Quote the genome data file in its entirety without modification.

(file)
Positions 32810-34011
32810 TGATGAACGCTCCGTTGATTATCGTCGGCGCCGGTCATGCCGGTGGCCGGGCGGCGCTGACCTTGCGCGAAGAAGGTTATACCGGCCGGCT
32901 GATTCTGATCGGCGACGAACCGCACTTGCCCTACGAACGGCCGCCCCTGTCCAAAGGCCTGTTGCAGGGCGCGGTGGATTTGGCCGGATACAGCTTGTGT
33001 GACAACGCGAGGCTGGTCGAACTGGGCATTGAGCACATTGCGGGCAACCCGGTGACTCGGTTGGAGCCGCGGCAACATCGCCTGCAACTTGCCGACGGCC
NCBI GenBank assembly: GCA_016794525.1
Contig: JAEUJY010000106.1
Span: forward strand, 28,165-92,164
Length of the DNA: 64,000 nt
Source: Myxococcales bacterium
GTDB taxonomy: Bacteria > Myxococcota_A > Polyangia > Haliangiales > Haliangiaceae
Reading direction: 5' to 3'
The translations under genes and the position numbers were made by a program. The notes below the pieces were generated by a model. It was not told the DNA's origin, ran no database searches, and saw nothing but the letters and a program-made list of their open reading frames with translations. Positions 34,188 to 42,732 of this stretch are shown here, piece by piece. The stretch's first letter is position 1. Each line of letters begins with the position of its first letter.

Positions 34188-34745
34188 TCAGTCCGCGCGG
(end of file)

Positions 32810-34011
32810 TGATGAACGCTCCGTTGATTATCGTCGGCGCCGGTCATGCCGGTGGCCGGGCGGCGCTGACCTTGCGCGAAGAAGGTTATACCGGCCGGCT
32901 GATTCTGATCGGCGACGAACCGCACTTGCCCTACGAACGGCCGCCCCTGTCCAAAGGCCTGTTGCAGGGCGCGGTGGATTTGGCCGGATACAGCTTGTGT
33001 GACAACGCGAGGCTGGTCGAACTGGGCATTGAGCACATTGCGGGCAACCCGGTGACTCGGTTGGAGCCGCGGCAACATCGCCTGCAACTTGCCGACGGCC
NCBI GenBank assembly: GCA_016794525.1
Contig: JAEUJY010000106.1
Span: forward strand, 28,165-92,164
Length of the DNA: 64,000 nt
Source: Myxococcales bacterium
GTDB taxonomy: Bacteria > Myxococcota_A > Polyangia > Haliangiales > Haliangiaceae
Reading direction: 5' to 3'
The translations under genes and the position numbers were made by a program. The notes below the pieces were generated by a model. It was not told the DNA's origin, ran no database searches, and saw nothing but the letters and a program-made list of their open reading frames with translations. Positions 34,188 to 42,732 of this stretch are shown here, piece by piece. The stretch's first letter is position 1. Each line of letters begins with the position of its first letter.

Positions 34188-34745
34188 TCAGTCCGCGCGG